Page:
promote fairs and festivals (the festival contract) between Incorsel, a company owned by Steven Corey, and the Caperton administration.

C & H alleges that this dispute, as well as subsequent litigation and

the resulting acrimonious relationship between the Coreys and the Caperton administration, resulted in West Virginia officials applying Division regulations to it and refraining from applying the same regu- lations to two other similarly situated taxicab companies.

Specifically, C & H notes that on June 26, 1990, the Division issued a notice to all taxicab and limousine service employers, informing them that taxicab and limousine drivers operating under a PSC Form 55 would be presumed to be employees, rather than inde-

2 Steven Corey is now deceased.



pendent contractors ("1990 regulation"). These notices came at the end of an internal inquiry begun in 1988 or 1989 and performed by Thomas Sweeney and then-Commissioner of the BEP Emily A. Spieler into the employment status of taxicab drivers for purposes of workers’ compensation coverage. After reviewing the practices of cab companies and caselaw, the Legal Services department of the Divi- sion took the position in a memorandum dated April 1, 1990, that taxicab drivers should be treated as employees. On July 27, 1990 a notice of the policy was issued to "All Taxicab and Limousine Ser- vice Employers," with an effective date of July 1, 1990 (the 1990 Notice).

C & H, Yellow Cab, and Taxi Service filed Administrative Peti- tions contesting coverage under the new rule prescribed in the 1990 Notice. 3 Kozak scheduled C & H’s hearing for December 13, 1990, Yellow Cab’s hearing for January 24, 1991, and Taxi Service’s hear- ing for February 14, 1991. After Taxi Service and Yellow Cab filed motions for continuances, the hearings in those matters were contin- ued pending resolution of C & H’s case. C & H’s hearing was held as scheduled on December 13, 1990.

On April 23, 1991, the hearing examiner in C & H’s administrative hearing found that C & H drivers should be considered employees for

workers’ compensation purposes. The Division affirmed this decision on May 22, 1991, as did the Circuit Court of Kanawha County, on January 26, 1994, and the Supreme Court of Appeals of West Vir- ginia, on June 19, 1995, see C & H, 461 S.E.2d at 447. The Division thereafter began assessing workers’ compensation premiums against


& H, and in September 1995, C & H began paying these premiums. 4


& H paid over $200,000 in premiums between 1995 and 1999.

On June 26, 1991, after the decision of the hearing examiner in C


H’s case but well before the decision by the Circuit Court of Kana-

wha County, Richardson met with Marlowe, the owner of Taxi Ser-

3 C & H also filed, in July 1990, a declaratory judgment action in state court challenging the Division’s notice. That case was ultimately dis- missed.

4 Neither Taxi Services nor Yellow Cab paid any premiums until 1999, after the present action was filed.



vice. Handwritten notes by Marlowe suggest that Richardson told Marlowe at that meeting to "do nothing" with respect to workers’ compensation premiums. (J.A. at 527.)

Following the decision of the Supreme Court of Appeals of West Virginia in 1995, C & H turned its attention to determining whether the Division’s new rules were being applied equally to all taxicab companies in the state. In October of 1996, C & H requested informa- tion from the Division regarding the premium rates being paid by other companies. The Division’s response indicated that C & H was classified differently than Yellow Cab and Taxi Service. Kozak was made aware of the apparent misclassification of these and other taxi- cab companies, as well as the resultant disparity in premium rates. On October 28, 1996, Kozak sent a memorandum to Angela Sheperd, the Division’s director of the Office of Employer Accounts, directing investigation and reclassification of a number of taxicab operations and limousine operations, including both Taxi Service and Yellow Cab. C & H also sent a letter to Kozak requesting a meeting to discuss the rate classification of its drivers.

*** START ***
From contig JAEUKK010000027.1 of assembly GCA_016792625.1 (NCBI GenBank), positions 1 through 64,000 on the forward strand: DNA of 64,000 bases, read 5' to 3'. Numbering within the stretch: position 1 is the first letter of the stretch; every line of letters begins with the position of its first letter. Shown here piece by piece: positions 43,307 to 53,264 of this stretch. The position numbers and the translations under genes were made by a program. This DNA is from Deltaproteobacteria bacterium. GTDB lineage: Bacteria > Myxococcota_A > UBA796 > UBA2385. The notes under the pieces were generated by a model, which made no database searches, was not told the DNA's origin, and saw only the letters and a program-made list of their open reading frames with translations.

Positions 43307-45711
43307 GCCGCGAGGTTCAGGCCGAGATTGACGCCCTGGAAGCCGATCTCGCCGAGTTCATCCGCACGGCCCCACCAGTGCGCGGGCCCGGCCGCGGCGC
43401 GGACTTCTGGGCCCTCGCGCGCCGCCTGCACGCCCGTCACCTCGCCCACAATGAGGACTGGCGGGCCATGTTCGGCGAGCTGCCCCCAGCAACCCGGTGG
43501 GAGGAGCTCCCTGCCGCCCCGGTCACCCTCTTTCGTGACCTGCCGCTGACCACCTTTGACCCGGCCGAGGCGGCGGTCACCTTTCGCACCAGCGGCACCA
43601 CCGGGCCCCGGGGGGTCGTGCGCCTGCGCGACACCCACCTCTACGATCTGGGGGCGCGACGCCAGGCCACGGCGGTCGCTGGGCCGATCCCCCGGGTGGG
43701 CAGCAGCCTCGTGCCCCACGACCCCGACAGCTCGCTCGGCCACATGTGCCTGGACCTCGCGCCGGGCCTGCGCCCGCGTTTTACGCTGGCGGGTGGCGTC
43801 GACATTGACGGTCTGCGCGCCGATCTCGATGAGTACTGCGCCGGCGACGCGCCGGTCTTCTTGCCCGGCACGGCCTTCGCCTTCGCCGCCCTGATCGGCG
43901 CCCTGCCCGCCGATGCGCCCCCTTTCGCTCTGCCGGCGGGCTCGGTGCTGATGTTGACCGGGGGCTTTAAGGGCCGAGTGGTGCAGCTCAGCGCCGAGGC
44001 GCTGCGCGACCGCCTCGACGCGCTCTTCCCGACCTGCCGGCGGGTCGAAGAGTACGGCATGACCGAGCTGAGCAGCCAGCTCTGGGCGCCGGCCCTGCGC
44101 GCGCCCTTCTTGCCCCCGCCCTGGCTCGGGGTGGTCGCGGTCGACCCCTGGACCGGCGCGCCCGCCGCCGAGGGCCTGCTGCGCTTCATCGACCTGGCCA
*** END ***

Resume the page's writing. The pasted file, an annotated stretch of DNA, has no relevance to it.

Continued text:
In response to Kozak’s memo to Sheperd, Field Auditor Robert C. Skeen conducted an investigation into Yellow Cab’s classification. He subsequently prepared a memorandum, dated November 21, 1996, in which he concluded that although Yellow Cab was misclassified as an "automobile/truck rental operation" company, its drivers were independent and should not be considered employees for workers’ compensation purposes. (J.A. at 165.) 5

On April 7, 1997, Burdette wrote a letter to two delegates in the

5 On March 17, 1997, Skeen prepared a second memorandum suggest- ing that instead of presuming that all drivers leasing their vehicles were employees of the lessees, the Division should adopt the classification method then used by the IRS, including, among other considerations, "20 common law factors." (J.A. at 168-69.) It is not clear whether Skeen’s suggestion was intended to be consistent with, or to replace, the "right to control" test adopted by the West Virginia Supreme Court of Appeals in C & H Taxi Co. v. Richardson, 461 S.E.2d 442, 448 (W. Va. 1995). The memorandum does not indicate any significant consideration of the precedential effect of the holding in C & H.



West Virginia House of Delegates, each of whom had apparently requested information regarding the classification of taxicab compa- nies from Vieweg, indicating that the BEP planned to review the sta- tus of each individual taxicab company and draw its own conclusion of the employment relationship for purposes of workers’ compensa- tion using the IRS "guide questions." (JA 171.)